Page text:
Multicentric prospective and descriptive study about community-acquired methicillin-resistant Staphylococcus aureus cutaneous and soft tissue infection (CA-MRSA)
Community acquired methicillin-resistant Staphylococcus aureus is one of the main emergent pathogens of the last decade, being the first cause of skin and soft tissue infections in some countries. The purpose of this study is to describe the epidemiologic, clinical, and microbiological
characteristics of CA-MRSA cutaneous and soft tissue infections in an ambulatory setting.
Methods. We conducted a multuicentric, prospective, descriptive study performed in 6 dermatology units at Buenos Aires from july 2008 to june 2009. Patients with documented CA-MRSA skin and soft tissue infections were included. Community acquisition was defined based on epidemiologic criteria.
Results. We included 114 patients, of which 49% were male and 51% were female. The median age was 27 years. Seventy four percent of the patients had received beta-lactamic antibiotic treatment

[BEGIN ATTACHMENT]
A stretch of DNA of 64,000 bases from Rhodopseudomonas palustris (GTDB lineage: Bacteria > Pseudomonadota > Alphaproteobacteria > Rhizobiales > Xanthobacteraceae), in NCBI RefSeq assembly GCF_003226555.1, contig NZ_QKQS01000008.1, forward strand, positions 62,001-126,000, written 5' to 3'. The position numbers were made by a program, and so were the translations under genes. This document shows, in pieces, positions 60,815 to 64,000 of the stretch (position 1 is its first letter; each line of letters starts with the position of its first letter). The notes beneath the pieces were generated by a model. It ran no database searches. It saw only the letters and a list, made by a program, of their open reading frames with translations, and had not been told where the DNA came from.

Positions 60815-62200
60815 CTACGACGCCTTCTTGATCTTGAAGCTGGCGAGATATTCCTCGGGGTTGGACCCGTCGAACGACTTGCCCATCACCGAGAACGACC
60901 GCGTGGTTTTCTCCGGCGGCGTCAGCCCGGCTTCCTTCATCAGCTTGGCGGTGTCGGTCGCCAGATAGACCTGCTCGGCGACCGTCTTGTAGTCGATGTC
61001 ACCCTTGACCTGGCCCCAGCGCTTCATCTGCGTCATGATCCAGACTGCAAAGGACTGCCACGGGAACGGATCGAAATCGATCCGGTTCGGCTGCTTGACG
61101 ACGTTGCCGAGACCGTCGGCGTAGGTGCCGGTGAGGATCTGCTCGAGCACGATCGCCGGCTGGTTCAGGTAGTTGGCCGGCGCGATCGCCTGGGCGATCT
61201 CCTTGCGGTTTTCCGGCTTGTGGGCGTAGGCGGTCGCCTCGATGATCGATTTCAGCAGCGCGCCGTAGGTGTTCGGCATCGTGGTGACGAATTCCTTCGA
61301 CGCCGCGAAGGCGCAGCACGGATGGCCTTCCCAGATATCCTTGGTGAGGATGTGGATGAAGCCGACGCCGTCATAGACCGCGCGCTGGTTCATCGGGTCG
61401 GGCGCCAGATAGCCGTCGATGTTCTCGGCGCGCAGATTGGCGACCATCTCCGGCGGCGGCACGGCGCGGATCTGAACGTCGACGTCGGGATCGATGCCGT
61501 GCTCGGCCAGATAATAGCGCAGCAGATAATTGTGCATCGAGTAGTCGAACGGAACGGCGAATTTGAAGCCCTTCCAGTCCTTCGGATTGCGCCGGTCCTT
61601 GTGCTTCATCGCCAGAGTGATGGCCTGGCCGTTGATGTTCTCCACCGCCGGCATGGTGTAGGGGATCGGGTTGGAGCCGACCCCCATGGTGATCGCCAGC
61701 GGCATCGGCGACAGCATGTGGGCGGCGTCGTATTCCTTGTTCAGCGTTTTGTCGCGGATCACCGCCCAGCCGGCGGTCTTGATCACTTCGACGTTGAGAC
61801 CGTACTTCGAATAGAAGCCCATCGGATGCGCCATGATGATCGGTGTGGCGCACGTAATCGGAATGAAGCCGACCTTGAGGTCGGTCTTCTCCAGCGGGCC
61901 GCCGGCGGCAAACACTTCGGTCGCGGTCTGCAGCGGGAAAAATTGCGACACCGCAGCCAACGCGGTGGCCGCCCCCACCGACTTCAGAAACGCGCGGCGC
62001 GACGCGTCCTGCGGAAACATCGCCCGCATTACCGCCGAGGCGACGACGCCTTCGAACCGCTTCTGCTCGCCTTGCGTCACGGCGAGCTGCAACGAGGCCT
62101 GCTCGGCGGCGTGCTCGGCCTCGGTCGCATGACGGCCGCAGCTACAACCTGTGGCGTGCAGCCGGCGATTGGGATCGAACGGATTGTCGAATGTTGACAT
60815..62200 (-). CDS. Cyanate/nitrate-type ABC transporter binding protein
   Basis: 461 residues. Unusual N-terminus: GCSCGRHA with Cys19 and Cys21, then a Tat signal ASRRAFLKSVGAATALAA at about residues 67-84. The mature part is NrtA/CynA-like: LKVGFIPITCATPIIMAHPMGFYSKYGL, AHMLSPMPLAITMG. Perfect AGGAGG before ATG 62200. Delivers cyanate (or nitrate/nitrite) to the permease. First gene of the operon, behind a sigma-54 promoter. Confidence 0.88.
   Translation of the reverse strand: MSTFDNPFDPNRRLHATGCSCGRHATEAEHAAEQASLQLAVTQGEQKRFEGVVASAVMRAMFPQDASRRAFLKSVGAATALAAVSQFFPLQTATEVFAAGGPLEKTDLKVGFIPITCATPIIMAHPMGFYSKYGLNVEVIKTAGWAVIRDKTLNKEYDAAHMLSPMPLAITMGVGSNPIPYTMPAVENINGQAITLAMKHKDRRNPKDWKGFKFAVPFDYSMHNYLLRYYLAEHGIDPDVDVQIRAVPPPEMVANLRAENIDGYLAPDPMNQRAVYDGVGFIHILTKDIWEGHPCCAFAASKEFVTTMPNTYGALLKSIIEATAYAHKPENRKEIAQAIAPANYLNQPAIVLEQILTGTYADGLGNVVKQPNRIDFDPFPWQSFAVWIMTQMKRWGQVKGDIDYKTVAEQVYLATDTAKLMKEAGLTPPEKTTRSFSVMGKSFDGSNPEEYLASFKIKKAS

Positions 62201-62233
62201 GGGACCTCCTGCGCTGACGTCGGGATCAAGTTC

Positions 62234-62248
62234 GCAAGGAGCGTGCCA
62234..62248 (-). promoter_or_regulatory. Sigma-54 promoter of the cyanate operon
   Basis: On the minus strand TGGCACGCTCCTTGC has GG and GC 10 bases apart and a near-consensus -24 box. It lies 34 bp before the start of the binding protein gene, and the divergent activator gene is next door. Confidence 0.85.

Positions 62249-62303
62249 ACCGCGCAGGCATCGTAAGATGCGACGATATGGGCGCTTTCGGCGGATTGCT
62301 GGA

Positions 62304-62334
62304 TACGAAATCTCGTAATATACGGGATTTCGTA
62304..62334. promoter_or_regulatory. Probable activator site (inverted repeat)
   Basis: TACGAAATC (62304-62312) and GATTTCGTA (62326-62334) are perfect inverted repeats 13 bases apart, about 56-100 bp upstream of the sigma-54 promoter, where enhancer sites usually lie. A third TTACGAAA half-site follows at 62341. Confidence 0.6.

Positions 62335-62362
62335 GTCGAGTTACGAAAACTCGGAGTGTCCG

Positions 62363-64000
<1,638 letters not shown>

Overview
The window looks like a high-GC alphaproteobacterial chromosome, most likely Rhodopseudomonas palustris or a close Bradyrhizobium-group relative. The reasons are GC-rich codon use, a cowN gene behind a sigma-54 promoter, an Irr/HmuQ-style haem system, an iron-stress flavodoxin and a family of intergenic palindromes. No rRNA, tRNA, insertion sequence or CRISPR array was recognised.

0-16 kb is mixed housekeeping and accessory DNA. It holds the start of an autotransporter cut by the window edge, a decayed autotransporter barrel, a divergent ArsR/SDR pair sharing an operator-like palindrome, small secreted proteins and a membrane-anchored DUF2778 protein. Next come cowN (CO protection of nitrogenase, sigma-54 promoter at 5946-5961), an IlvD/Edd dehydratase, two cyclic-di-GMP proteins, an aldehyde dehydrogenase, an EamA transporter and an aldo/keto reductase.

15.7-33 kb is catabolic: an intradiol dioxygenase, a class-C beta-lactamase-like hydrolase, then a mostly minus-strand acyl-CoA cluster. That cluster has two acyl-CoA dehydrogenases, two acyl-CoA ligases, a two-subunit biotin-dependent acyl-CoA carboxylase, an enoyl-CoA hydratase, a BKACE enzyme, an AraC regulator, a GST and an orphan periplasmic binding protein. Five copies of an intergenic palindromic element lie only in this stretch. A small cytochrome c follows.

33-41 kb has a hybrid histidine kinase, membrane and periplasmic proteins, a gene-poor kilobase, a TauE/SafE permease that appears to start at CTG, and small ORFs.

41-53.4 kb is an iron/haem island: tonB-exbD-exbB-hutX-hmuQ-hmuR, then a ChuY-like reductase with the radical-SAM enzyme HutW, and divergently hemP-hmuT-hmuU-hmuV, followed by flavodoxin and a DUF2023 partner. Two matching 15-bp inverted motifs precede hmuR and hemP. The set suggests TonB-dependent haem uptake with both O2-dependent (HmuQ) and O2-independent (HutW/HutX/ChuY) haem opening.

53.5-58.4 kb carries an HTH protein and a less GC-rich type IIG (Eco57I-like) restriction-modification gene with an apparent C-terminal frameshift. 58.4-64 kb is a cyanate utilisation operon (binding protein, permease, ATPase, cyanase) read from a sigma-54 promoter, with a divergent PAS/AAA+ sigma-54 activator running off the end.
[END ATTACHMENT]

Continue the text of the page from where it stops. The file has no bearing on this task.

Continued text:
prior to inclusion. The main clinical presentation were furuncules (59%) followed by abscesses (20%). The most frequently prescribed antibiotic was trimethoprim-sulfametoxazole (68,4%). The most frequently recovered isolates were erithromicin- (21,7%) and clindamycin-resistant (16,2%). Six patients required hospital admission, 18 had recurrent diseases, and no death was recorded.
Discussion. Demographic and clinical data obtained in this study are similar to those previously reported. Most of the patients had received antibiotic treatment before inclusion, which shows the low CA-MRSA clinical suspicious. Impetigo was frequently observed among children, and cellulitis was exclusively observed in females. As clindamycin resistance was higher than 15%, this antibiotic should not be considered a first-line treatment option. CA-MRSA infections were frequently observed in our patients, therefore its diagnosis should be considered on suppurative lesions and non responding pyodermitis
(Dermatol Argent 2010;16(2):110-116).
Keywords: community acquired methicillin resistant Staphylococcus ureus.
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